Similarities and Differences Between Temporary and Permanent Religious Workers

There are two ways to come to the United States as a religious worker. One can first apply for a temporary visa, and when that visa has expired, transfer to a permanent immigrant visa that, at the end of the process, will result in permanent residency with a green card. The other way is to apply for the permanent immigrant visa directly.

There are many similarities between the two visas regarding the requirements. The employer of either type of visa must be a bone fide non-profit religious organization that holds tax exempt status with the Internal Revenue Service or is affiliated with a religious denomination in the United States.

The religious worker must have been a member of the same type of religious denomination that he or she seeks to work for in the United States for at least two years prior to the filing of the petition. If the church in the foreign country is affiliated with the denomination in the United States, there is no problem. But in recent years there has been a trend toward independent denominations. Under these circumstances, the petitioning church or mosque in the United States must prove that the foreign church where the religious worker previously worked shares the same creed, has a common form of worship, and a common code of doctrine and discipline. In other words, they must share a common ecclesiastical form of government.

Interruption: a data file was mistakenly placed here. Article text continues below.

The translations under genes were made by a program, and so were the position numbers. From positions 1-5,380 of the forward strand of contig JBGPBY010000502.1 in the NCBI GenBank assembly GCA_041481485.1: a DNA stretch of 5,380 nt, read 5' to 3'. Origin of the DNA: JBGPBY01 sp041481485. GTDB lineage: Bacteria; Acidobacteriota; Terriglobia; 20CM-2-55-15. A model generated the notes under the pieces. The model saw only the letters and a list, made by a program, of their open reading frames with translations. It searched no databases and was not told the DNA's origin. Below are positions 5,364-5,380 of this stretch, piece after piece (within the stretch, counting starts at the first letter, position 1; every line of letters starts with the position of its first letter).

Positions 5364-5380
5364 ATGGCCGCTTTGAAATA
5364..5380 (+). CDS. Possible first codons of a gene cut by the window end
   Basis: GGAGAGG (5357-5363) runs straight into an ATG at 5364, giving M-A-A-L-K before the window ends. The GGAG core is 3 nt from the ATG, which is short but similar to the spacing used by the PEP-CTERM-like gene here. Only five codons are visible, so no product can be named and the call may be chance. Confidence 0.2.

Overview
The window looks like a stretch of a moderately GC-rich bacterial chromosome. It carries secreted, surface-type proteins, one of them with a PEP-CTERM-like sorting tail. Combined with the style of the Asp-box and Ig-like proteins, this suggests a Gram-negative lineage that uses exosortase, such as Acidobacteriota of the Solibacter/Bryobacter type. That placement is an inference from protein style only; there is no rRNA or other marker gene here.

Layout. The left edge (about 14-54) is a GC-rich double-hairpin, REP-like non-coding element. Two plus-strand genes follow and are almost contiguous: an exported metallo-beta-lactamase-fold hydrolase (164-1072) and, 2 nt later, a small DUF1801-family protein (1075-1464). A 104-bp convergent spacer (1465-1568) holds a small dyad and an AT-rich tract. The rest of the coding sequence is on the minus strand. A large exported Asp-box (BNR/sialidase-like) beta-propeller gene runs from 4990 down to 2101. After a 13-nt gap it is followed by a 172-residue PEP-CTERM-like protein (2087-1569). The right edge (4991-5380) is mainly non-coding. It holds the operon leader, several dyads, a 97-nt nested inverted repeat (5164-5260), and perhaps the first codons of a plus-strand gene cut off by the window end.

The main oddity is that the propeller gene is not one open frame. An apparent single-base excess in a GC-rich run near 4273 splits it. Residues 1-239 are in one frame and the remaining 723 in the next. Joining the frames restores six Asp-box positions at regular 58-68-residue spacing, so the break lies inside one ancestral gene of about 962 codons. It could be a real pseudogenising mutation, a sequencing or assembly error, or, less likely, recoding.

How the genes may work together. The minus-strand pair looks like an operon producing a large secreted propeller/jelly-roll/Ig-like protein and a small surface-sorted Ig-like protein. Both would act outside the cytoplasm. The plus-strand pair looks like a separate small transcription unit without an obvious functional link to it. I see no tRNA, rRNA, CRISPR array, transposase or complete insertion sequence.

For the temporary visa, the employment must be for part-time, at least 20 hours a week. For the permanent visa, it must be full-time, consisting of at least 35 hours per week.

For the temporary visa, the religious occupations includes duties as a minister, but may also include other religious occupations such as liturgical workers, religious instructors, religious counselors, catechists, workers in religious hospitals, missionaries, religious translators or broadcaster.

These types of positions where cut off for the permanent immigrant visa for a time, so that only ministers could apply. But on February 15, 2019, President Trump extended the immigrant visa category to include such other religious workers through to September 30, 2019.

Religious workers do not include people working in administrative positions or janitorial or grounds-keeping positions at the place of worship.

The validity of the temporary visa for religious workers is 5 years, and it can be renewed, or if permanent employment with a religious organization is found, the petition for the permanent visa can be filed.

 

Share On Social Media